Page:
New York City Job Losses Creep Beyond Wall Street
The layoffs in New York are following a traditional recessionary pattern by radiating out from the big financial companies to other professional services and to lower-paying businesses like
retailing, according to the report, which uses the latest data available from the state’s Labor Department.
In October, 6,428 people who had worked in professional, technical and scientific services were receiving unemployment benefits, up 42 percent from October 2007. That total — which includes the fields of law, accounting, consulting and engineering — exceeded the 5,935 people from the finance and insurance industries who were receiving benefits, the report showed.
The number of blue-collar beneficiaries was up 50 percent, driven mainly by a jump in laid-off construction workers.
Among those collecting benefits in the city, the smallest increases have come in management and from the fields of health care and social services and arts, entertainment and recreation, the report found. Health care and businesses that benefit from tourism have helped to bolster the city’s economy as the financial crisis has worsened.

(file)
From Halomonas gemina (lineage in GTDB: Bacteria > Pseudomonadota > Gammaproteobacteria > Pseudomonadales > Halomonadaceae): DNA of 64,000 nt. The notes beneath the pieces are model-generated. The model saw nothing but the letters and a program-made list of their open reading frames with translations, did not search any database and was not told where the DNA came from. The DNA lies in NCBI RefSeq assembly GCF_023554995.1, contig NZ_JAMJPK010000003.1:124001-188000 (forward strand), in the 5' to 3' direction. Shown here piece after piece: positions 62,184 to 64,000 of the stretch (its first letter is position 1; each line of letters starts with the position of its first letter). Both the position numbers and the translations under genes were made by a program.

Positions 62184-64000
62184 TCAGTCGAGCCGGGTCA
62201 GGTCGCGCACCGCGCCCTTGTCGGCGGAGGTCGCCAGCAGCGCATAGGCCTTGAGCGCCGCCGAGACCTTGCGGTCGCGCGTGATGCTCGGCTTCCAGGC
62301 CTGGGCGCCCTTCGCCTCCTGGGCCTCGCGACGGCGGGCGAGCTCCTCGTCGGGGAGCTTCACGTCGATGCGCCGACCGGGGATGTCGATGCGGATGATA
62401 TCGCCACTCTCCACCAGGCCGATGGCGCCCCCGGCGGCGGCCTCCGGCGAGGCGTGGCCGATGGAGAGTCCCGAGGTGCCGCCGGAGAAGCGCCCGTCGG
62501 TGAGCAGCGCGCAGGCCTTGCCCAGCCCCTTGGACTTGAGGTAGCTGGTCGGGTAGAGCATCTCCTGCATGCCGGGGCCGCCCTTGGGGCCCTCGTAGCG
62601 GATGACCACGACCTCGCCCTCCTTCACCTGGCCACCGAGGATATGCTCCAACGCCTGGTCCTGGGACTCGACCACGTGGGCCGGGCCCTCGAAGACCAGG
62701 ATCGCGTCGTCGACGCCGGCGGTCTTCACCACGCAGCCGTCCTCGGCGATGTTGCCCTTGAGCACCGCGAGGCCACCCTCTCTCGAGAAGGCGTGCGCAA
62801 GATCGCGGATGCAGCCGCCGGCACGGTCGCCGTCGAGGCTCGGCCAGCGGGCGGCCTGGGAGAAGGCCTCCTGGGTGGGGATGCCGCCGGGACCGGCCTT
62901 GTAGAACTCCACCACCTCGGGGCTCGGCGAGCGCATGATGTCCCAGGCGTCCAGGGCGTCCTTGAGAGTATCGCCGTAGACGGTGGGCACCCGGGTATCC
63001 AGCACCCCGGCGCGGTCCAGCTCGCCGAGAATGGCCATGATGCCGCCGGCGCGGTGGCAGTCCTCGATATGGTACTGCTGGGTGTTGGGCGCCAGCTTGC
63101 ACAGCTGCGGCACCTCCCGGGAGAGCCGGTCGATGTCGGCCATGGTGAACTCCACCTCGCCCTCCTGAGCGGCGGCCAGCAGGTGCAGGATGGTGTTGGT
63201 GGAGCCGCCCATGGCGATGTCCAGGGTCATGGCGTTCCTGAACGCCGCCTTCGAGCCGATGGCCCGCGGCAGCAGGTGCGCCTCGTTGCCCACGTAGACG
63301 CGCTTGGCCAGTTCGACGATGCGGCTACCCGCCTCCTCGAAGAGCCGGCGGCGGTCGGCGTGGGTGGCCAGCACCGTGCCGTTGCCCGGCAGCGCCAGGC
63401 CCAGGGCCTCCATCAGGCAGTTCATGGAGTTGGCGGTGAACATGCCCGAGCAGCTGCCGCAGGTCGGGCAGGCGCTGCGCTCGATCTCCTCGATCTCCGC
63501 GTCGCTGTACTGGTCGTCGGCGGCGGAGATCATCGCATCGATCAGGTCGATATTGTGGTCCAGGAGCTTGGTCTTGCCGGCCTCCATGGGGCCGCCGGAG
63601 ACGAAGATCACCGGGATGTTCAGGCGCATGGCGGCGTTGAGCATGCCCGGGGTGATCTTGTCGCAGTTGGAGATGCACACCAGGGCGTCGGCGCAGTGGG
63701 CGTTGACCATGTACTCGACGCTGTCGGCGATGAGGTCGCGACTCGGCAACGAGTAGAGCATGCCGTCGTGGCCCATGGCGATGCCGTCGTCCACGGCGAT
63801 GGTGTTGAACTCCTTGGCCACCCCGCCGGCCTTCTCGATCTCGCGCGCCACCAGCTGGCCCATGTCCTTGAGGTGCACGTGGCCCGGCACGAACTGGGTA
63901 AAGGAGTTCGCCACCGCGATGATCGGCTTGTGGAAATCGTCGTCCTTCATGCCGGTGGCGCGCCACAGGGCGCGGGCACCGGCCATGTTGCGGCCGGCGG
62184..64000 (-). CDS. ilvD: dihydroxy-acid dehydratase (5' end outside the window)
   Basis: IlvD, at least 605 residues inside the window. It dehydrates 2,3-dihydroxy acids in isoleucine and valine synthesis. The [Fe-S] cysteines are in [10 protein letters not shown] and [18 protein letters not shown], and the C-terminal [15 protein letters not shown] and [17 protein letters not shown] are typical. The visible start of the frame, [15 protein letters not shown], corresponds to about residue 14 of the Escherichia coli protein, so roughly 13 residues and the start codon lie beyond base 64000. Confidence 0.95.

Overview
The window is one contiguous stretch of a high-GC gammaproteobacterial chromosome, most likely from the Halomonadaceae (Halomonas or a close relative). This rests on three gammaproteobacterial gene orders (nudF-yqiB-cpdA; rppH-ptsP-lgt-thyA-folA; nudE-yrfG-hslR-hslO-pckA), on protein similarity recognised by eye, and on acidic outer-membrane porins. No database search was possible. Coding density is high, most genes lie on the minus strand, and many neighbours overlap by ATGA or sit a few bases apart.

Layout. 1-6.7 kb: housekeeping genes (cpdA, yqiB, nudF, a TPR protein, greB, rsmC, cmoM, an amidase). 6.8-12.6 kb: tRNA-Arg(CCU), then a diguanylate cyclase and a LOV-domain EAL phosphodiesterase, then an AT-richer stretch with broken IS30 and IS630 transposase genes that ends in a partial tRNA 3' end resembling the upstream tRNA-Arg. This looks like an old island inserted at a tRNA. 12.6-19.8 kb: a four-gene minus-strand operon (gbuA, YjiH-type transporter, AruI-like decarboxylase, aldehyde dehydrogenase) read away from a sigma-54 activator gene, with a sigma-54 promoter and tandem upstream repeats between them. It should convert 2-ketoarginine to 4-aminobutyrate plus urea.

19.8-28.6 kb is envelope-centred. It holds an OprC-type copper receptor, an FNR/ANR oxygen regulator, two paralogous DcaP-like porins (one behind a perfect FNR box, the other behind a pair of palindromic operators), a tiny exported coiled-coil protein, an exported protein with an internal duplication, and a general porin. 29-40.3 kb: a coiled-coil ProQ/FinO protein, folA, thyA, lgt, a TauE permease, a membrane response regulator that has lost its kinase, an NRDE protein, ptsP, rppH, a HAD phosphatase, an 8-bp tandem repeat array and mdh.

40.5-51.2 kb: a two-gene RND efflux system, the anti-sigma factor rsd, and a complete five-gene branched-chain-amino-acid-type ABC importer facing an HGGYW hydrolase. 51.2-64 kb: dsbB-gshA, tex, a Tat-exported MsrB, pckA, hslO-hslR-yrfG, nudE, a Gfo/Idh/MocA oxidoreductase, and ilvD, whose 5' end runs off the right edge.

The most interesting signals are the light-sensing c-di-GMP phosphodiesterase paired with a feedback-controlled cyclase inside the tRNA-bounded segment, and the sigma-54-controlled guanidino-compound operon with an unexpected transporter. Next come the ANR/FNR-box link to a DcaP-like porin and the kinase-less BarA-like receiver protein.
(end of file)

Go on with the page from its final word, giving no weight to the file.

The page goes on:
But with the dollar strengthening against other currencies and foreign economies faltering, tourism has already begun to decline, threatening employment in that sector.
Not every unemployed person has a tale of woe. Lynne Figman, a real estate lawyer, said that she was given only about five minutes to clean out her desk at Phillips Nizer when she was laid off on Nov. 5. Her boss said he was letting her go because the firm expected its real estate practice to plummet next year, she said.
But Ms. Figman, who is receiving unemployment benefits now, has already begun setting up her own practice from her Upper West Side apartment and expects to have a healthy list of small businesses and homeowners as clients. On Sunday, she turns 50.
“I’m still going through with the plan to party,” Ms. Figman said. “My parents insist.”
Christine Haughney contributed reporting.